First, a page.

As with many things, when filing a size protest with the Small Business Administration, timing is of the utmost importance! In this YouTube video, I walk you through how to file your size protest on time to avoid dismissal:
Stay tuned to the blog for more important information on size protests and government contracting! And if you think you might have a size protest and require assistance call Koprince Law– before it’s too late!
With little fanfare, the SBA has updated the template for agreements under the All Small Mentor-Protégé Program (ASMPP). The new template adds a series of check box-style questions, mainly about potential affiliation between the mentor and protege. Be sure to check out the new template if you are working on a mentor-protégé agreement.
As we wrote about, the Section 809 Panel had recommended that Congress eliminate most small business set-asides for DoD acquisitions. The Panel suggested replacing small business set-asides with a five percent small business price preference. It looks like Congress heard our concerns—and those voiced throughout industry—and will reject this suggestion.
Traditionally, small business set-asides are not utilized in Federal contracts performed outside the United States. The SBA allows for contracts performed outside the United States to use set-asides or sole-source awards, but the FAR does not reflect this. Recently, the Department of Defense, General Services Administration, and NASA have proposed an update the FAR that would reflect the allowance of small business set-asides and sole-source awards in contracts performed outside of the United States.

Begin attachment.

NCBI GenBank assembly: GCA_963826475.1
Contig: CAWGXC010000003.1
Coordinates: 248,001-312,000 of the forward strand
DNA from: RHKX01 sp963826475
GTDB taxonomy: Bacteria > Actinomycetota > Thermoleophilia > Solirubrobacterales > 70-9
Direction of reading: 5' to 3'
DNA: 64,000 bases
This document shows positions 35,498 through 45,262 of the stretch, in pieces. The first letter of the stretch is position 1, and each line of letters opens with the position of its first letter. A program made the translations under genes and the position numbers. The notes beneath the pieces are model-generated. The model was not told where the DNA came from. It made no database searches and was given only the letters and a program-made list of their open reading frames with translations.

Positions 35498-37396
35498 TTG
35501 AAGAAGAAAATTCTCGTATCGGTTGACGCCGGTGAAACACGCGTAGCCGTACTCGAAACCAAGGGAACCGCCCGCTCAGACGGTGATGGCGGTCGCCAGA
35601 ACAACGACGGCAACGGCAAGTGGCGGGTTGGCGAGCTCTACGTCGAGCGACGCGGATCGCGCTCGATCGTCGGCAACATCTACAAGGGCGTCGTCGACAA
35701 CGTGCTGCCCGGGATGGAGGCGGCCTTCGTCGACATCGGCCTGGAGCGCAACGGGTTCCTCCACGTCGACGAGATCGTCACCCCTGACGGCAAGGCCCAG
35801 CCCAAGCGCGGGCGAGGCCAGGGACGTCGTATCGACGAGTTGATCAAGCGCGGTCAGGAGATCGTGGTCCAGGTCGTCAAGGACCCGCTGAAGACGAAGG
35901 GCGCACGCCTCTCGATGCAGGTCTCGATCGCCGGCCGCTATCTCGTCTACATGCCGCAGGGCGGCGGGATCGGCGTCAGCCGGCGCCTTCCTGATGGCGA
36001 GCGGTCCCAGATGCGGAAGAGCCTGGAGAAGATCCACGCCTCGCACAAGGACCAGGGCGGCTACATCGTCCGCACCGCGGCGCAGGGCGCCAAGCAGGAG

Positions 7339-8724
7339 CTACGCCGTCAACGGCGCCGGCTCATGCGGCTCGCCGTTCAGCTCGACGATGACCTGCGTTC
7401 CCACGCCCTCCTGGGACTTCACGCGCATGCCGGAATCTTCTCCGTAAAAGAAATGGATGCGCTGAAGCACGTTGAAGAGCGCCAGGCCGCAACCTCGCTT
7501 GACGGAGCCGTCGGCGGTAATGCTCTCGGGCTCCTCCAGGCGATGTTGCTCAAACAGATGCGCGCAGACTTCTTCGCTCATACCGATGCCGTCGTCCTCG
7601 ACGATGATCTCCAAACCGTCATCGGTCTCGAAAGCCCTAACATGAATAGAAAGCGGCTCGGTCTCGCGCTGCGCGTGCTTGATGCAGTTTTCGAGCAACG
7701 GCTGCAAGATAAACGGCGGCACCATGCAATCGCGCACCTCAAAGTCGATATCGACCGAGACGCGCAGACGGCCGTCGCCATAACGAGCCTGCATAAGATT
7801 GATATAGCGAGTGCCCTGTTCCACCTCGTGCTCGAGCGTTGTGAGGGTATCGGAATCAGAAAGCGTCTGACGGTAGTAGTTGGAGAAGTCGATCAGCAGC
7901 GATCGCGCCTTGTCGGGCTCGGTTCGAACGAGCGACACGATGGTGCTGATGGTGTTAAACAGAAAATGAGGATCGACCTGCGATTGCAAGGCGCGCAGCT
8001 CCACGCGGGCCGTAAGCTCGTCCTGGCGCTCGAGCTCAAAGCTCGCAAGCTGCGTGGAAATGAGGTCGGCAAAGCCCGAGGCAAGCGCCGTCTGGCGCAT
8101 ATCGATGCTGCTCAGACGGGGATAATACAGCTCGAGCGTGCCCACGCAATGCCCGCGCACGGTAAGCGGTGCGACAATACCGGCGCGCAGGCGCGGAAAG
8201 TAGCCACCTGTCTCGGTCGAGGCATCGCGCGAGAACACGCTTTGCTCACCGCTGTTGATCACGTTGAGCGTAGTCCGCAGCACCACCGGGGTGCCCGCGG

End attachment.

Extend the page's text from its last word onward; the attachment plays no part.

The Section 809 Panel has recommended that Congress eliminate most small business set-asides for DoD acquisitions. The Panel would replace the longstanding set-aside system with a meager five percent small business price preference.
For small government contractors, this recommendation is the policy equivalent of a five-alarm fire. Small contractors may need to fight hard to save the set-aside system.
NAICS code appeals are a useful tool in any small business
government contractor’s toolbox. If successful, an appeal can dramatically
change a procurement’s competitive landscape—either by limiting the pool of eligible
offerors, or expanding it.
Even still, NAICS code appeals are underutilized among contractors. So I wanted to take just a few minutes to walk through the basics of NAICS codes appeals, in case your business ever needs to file one.
Here are 5 Things You Should Know about NAICS appeals:
The Air Force’s large NETCENTS-2 IDIQ vehicle did not require orders to be set-aside under the small business pool, except for orders valued between the micro-purchase threshold and simplified acquisition threshold.
In a recent decision, the GAO held that although the NETCENTS-2 contract in question says that Contracting Officers “should” perform a “rule of two” small business set-aside analysis for orders valued over the simplified acquisition threshold, it does not require that such an analysis be performed–meaning that Contracting Officers can validly award such orders to large businesses, even if two or more small business NETCENTS-2 holders exist.